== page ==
Kelly: And I get it. I mean, you know, there's so many women our age, they've never been on medications before, right? Or they pride themselves in like, I had one woman be like, I'm the natural friend in my friend group. I'm a natural one. I don't take meds. And I'm like, it's very possible, and we have some data on this, that by taking hormones, You're actually decreasing the risk of you needing other medications.

Stacy: Wow.

Kelly: Yeah. You're decreasing your heart disease. You're decreasing your insulin resistance. You're decreasing your osteoporosis. Like by taking a hormone, you're decreasing the chance you're going to need other meds.

Stacy: And it's funny because I had a doctor say to me, when you get to a certain age, like, you know, post menopause, just expect a new pill a year. And I was like, I reject that. I reject that philosophy with all of my being. I reject it.

Kelly: You should. And to me, I'm like, what if falling and breaking your hip at 80 wasn't the default?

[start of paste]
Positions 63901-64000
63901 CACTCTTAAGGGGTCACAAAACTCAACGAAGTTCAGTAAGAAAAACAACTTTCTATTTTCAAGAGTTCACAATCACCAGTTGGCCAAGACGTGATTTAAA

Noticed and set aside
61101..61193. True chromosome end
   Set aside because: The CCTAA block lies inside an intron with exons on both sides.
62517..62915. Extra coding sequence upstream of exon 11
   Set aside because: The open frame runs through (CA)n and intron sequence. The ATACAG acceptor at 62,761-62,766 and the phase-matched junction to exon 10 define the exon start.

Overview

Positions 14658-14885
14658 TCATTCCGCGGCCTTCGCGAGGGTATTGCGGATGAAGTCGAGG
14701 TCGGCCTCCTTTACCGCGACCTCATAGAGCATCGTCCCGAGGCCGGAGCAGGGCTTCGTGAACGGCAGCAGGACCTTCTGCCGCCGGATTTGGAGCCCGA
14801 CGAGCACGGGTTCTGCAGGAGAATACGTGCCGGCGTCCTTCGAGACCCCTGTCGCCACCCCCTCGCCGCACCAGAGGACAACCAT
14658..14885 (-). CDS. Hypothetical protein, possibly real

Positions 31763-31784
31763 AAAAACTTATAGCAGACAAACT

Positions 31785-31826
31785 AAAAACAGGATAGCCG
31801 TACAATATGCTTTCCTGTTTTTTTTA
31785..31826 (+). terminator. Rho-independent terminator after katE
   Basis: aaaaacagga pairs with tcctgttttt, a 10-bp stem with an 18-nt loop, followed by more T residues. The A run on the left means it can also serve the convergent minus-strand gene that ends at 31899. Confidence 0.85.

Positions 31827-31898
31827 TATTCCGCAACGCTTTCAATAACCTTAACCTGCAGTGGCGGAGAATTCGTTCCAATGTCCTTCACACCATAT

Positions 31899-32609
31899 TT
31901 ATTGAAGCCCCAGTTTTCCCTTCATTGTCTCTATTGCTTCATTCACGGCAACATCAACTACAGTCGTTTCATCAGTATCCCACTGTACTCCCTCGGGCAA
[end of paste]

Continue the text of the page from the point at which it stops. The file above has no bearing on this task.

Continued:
Stacy: Right? And I, I really believe our generation is actually not, that is not going to be our default. But I'm also curious as a urologist, because this is so fascinating to me. You were talking about overactive bladder and how, you know, after 65, these are, you What are the five top issues that people come to you with? I'm curious. And, and what is your response for each of them? Because I want people to understand the difference between what you do and gynecology.

Kelly: Yeah. Yeah. I basically do not deal with the cervix and I do not deal with ovaries and I do, so I'm like external female genitalia and external male genitalia. All men have external genitalia. So people want me to talk about fibroids and I'm like no. Right. I will not. Right. But, uh, kidney stones, enlarged prostate, bladder leakage, prolapse is quite common and very shameful still, recurrent urinary tract infections, pain with sex, erect, erectile dysfunction. That's kind of the urologist's wheelhouse. And then, you know, any kidney issues, stuff like that, but I don't do big kidney surgeries anymore.